Academic journal article Journal of Geoscience Education

How Students Think: Implications for Learning in Introductory Geoscience Courses

Academic journal article Journal of Geoscience Education

How Students Think: Implications for Learning in Introductory Geoscience Courses

Article excerpt

ABSTRACT

Non-major students in introductory geoscience classes exhibit a wide range of intellectual development. Approximately half of these students do not have the skills to understand the abstract scientific concepts traditionally discussed in introductory classes. Many geological concepts will remain unlearned without appropriate activities that build on a foundation of concrete examples. The good news is that these same students can improve their logical thinking skills when they participate in challenging in-class collaborative learning exercises with their more intellectually sophisticated peers. While the exercises themselves are important in promoting the development of higher-order thinking skills, the group interaction also appears to be a significant contributor to the improvement of reasoning.

INTRODUCTION

Surveys of college faculty consistently rank the intellectual development of their students as a primary teaching goal (Trice and Dey, 1997). Faculty value the development of higher-order thinking skills such as critical thinking, problem solving, logical reasoning, and creative thinking (Pascarella and Terenzini, 1991; Pinet, 1992; Angelo and Cross, 1993; Cross and Steadman, 1996; Eljamal et al., 1998; NCPI, 1999). The greatest gains in critical thinking during the college experience typically occur in the first year and in courses related to the student's major (Pascarella and Terenzini, 1991; Cross and Steadman, 1996). Instructors can promote cognitive growth by focusing on teaching and learning strategies that make content relevant and understandable to the intended audience, increase student-student interaction in class, and require construction of student knowledge rather than the recognition of memorized facts (Tobias, 1992; Angelo, 1993; Tsui, 1999). Students in introductory science courses infrequently find themselves in an educational setting where higher-order thinking tasks are routinely assigned and assessed to encourage cognitive development. Instead, learning is often reduced to low-level intellectual skills of listening and memorizing facts for multiple-choice exams (Pinet, 1992; Prothero, 2000). An introductory geology course, often taken during freshman year, represents a great opportunity to help students develop the reasoning skills that are essential for success in college (American Geophysical Union, 1994). Unfortunately, many instructors are unaware of now teaching may impact student intellectual development and hence are ill-prepared to help students cultivate the skills necessary to perform at an optimal intellectual level.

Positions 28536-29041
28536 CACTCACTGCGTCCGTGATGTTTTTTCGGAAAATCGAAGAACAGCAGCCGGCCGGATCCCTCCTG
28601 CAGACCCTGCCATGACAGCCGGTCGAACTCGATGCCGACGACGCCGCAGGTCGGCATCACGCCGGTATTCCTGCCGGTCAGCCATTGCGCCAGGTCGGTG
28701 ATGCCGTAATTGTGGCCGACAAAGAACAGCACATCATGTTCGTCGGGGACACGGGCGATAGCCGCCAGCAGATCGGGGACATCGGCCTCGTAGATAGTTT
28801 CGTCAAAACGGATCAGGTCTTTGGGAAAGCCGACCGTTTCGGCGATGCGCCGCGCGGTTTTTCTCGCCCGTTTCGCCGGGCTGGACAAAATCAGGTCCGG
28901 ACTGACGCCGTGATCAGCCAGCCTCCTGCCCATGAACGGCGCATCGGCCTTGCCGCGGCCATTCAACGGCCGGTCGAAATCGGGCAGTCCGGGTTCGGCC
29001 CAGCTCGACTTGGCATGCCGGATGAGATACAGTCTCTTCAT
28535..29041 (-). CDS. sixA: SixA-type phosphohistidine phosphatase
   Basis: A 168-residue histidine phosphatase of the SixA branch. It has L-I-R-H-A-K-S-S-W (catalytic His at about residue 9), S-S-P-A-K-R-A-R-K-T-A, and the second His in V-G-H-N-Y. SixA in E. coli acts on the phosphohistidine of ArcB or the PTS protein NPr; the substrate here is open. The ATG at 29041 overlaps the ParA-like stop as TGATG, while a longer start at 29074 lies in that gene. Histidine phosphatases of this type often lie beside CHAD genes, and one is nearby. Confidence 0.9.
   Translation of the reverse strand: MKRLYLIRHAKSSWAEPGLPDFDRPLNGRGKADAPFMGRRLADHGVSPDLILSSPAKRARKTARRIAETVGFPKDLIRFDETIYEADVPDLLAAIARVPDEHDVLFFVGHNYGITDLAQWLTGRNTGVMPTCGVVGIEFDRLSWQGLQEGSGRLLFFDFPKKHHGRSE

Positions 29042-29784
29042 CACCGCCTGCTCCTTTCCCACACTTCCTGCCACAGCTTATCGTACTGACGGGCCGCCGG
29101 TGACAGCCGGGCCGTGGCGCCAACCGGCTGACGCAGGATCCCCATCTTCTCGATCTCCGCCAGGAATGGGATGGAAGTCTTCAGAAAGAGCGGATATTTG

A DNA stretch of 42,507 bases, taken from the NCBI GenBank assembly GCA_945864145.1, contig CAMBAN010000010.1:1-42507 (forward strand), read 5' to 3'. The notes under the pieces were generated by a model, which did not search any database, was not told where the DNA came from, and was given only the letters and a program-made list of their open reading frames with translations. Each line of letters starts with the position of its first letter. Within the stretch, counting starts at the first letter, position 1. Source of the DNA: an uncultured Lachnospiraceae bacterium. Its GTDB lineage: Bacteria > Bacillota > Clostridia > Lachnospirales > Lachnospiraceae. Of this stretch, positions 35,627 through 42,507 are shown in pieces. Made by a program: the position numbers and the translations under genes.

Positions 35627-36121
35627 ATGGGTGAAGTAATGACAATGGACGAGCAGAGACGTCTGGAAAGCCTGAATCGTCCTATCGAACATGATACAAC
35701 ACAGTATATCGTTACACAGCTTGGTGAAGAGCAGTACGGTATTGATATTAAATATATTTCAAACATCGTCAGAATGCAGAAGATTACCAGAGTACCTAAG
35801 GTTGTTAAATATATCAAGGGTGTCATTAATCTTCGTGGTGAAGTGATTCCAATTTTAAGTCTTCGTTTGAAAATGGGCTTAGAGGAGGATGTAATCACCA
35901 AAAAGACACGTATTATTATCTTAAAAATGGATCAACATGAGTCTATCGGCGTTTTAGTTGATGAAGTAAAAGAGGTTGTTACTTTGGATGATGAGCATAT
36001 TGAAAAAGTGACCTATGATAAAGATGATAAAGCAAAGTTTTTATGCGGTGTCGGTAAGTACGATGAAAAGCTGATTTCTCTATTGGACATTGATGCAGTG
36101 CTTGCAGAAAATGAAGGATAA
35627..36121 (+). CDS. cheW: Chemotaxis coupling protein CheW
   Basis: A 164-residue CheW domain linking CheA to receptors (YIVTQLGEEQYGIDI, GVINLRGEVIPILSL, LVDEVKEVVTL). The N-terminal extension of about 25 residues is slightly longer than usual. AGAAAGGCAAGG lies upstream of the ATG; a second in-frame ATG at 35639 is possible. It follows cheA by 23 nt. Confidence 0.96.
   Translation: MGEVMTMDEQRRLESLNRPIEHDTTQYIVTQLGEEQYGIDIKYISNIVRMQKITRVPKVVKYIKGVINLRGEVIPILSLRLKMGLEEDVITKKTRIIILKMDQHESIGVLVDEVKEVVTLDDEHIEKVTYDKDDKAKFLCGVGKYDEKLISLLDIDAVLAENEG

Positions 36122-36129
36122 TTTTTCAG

HOW COLLEGE STUDENTS THINK

Developmental and educational theorists have documented sequential stages in the intellectual development of students (Inhelder and Piaget, 1958; Perry, 1970; Baxter Magolda, 1992; King and Kitchener, 1994; Knight and Sutton, 2004). Students do not enter college classrooms as empty vessels to be filled with knowledge, but instead actively work to construct their own understanding and form mental models that integrate new information with previous experiences (Kurfiss, 1983; Redish, 1994). Psychologists recognize multiple stages of intellectual development from infancy through adolescence to adulthood during which a person's mental models and conceptual understanding become increasingly sophisticated (Purser and Renner, 1983; Knight and Sutton, 2004). Two of the later stages, concrete operational and abstract (formal) operational (Inhelder and Piaget, 1958), have been widely recognized as characteristic of entering college students (Chiappeta, 1976; Good et al., 1979; Biggs and Collis, 1982).

All students learn best when exercises are tied to personal experience, either as result of direct hands-on activities or indirectly through the description of familiar events. Students who are identified at the concrete operational stage for a specific discipline may have an inefficient working memory and have difficulty managing multiple concepts simultaneously (Biggs and Collis, 1982). …

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